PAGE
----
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Risk Factors for Increased Mortality from Hospital-acquired Versus Community-acquired Infections in Febrile Medical Patients.

BACKGROUND: Risk factors for hospital-acquired infection and attributable mortality in surgical and critically ill patients are well-known. We sought to identify factors associated with increased mortality from hospital-acquired infections as compared with community-acquired infections in patients with new-onset fever and a presumed infectious focus (n = 212), in a department of internal medicine. METHODS: Demographic, clinical, and laboratory variables were studied for 2 days after inclusion. Septic shock and outcome were monitored for up to 7 and 28 days after inclusion, respectively. RESULTS: Of the 212 patients, 54 had hospital-acquired and 158 community-acquired infection, with septic shock rates of 15% and 4% and mortality rates of 24% and 6% (P = .001), respectively. Prior neurologic disease was associated with death. Patients with hospital-acquired infection had more often (intravascular) devices and underwent more often interventions, had a different distribution of infectious foci, and had more often bacteremia. Bacteremia-associated septic shock was associated with nonsurvival in both infection groups. The causative agents were not associated with outcome, and the clinical and laboratory host response associated with nonsurvival generally did not differ among infection groups. CONCLUSION: Our data suggest that hospital-acquired infections carry a higher crude mortality rate than community-acquired infection in febrile medical patients, mainly because of more frequent use of devices and hospital interventions and resultant bacteremia and septic shock, rather than by differences in underlying diseases, causative agents, and clinical and laboratory host responses. The observations thus emphasize the continued importance of preventive measures on medical wards of our hospital and can be used for comparison with future studies. AJIC. 2009;37(1):35-42.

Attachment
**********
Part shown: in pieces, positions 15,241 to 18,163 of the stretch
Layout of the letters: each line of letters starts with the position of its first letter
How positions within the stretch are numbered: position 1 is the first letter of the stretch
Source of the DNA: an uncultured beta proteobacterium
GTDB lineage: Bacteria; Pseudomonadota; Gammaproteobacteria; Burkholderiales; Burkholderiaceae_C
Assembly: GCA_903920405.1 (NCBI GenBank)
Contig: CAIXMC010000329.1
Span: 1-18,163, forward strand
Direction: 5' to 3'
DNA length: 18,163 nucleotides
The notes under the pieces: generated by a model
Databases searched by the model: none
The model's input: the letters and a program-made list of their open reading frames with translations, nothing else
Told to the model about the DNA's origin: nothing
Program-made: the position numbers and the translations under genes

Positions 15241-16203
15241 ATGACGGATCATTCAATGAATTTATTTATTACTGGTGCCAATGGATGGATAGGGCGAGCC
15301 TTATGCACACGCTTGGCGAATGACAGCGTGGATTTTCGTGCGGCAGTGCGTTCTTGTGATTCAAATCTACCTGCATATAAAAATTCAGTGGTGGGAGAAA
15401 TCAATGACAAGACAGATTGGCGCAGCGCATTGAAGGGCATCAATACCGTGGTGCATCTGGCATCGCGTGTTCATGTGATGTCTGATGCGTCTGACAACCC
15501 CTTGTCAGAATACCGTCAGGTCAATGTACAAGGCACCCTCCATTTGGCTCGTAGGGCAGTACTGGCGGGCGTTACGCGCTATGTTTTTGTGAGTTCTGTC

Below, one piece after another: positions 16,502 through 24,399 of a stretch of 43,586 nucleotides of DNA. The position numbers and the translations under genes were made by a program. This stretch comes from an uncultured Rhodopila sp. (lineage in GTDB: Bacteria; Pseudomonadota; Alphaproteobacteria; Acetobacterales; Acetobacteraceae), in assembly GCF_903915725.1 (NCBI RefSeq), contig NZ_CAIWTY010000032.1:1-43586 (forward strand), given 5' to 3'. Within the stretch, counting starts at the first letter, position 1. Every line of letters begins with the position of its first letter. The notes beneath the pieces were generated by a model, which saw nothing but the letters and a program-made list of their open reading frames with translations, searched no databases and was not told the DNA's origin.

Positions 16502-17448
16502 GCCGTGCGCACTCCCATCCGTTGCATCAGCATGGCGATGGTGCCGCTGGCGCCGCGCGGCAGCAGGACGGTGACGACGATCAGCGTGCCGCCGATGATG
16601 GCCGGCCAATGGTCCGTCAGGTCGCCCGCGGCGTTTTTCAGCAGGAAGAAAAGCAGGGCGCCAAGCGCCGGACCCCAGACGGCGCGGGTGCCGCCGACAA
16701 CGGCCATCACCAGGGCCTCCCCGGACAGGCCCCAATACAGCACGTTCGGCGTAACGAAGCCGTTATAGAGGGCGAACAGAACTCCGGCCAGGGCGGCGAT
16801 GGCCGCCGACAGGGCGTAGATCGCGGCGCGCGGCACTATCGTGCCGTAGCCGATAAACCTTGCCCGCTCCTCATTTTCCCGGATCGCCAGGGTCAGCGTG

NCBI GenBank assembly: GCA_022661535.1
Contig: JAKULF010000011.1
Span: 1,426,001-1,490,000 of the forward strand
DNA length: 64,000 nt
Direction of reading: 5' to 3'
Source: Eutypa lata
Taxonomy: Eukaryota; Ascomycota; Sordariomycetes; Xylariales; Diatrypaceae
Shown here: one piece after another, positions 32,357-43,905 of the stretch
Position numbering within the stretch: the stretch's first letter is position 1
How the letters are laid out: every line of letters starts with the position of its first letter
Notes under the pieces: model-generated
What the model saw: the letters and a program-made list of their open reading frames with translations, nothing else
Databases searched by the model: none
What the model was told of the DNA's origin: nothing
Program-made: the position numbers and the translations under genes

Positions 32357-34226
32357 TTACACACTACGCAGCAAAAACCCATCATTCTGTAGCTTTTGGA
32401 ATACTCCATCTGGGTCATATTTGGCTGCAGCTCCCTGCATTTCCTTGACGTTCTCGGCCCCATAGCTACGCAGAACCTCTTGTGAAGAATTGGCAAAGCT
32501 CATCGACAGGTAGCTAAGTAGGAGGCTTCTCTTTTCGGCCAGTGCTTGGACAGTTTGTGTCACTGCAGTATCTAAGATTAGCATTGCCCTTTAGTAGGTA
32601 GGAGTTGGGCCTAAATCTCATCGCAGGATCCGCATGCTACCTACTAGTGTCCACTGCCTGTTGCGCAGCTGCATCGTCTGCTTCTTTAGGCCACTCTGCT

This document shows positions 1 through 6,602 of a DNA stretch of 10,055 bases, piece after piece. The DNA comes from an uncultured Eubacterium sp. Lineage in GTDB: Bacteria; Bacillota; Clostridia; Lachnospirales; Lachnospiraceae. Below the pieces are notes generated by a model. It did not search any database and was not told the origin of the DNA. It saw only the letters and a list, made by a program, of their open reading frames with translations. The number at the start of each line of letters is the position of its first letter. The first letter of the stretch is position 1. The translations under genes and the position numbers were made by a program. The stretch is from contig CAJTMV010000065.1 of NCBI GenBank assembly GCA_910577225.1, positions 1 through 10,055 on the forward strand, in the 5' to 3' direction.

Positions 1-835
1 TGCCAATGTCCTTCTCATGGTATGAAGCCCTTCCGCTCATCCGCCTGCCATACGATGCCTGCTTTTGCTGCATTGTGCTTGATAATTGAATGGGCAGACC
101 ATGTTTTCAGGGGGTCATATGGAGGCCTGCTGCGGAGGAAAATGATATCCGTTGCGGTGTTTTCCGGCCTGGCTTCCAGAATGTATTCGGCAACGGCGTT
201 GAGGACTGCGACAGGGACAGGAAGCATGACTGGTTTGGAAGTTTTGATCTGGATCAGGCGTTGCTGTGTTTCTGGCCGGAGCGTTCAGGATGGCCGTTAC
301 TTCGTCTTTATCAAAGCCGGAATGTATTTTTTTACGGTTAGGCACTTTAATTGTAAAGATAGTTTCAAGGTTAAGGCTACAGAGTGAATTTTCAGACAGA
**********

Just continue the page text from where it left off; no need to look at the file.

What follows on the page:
Author: Groeneveld AJ

Published: 01/07/2009

Publication Type: Journal article

Publisher: American Journal of Infection Control.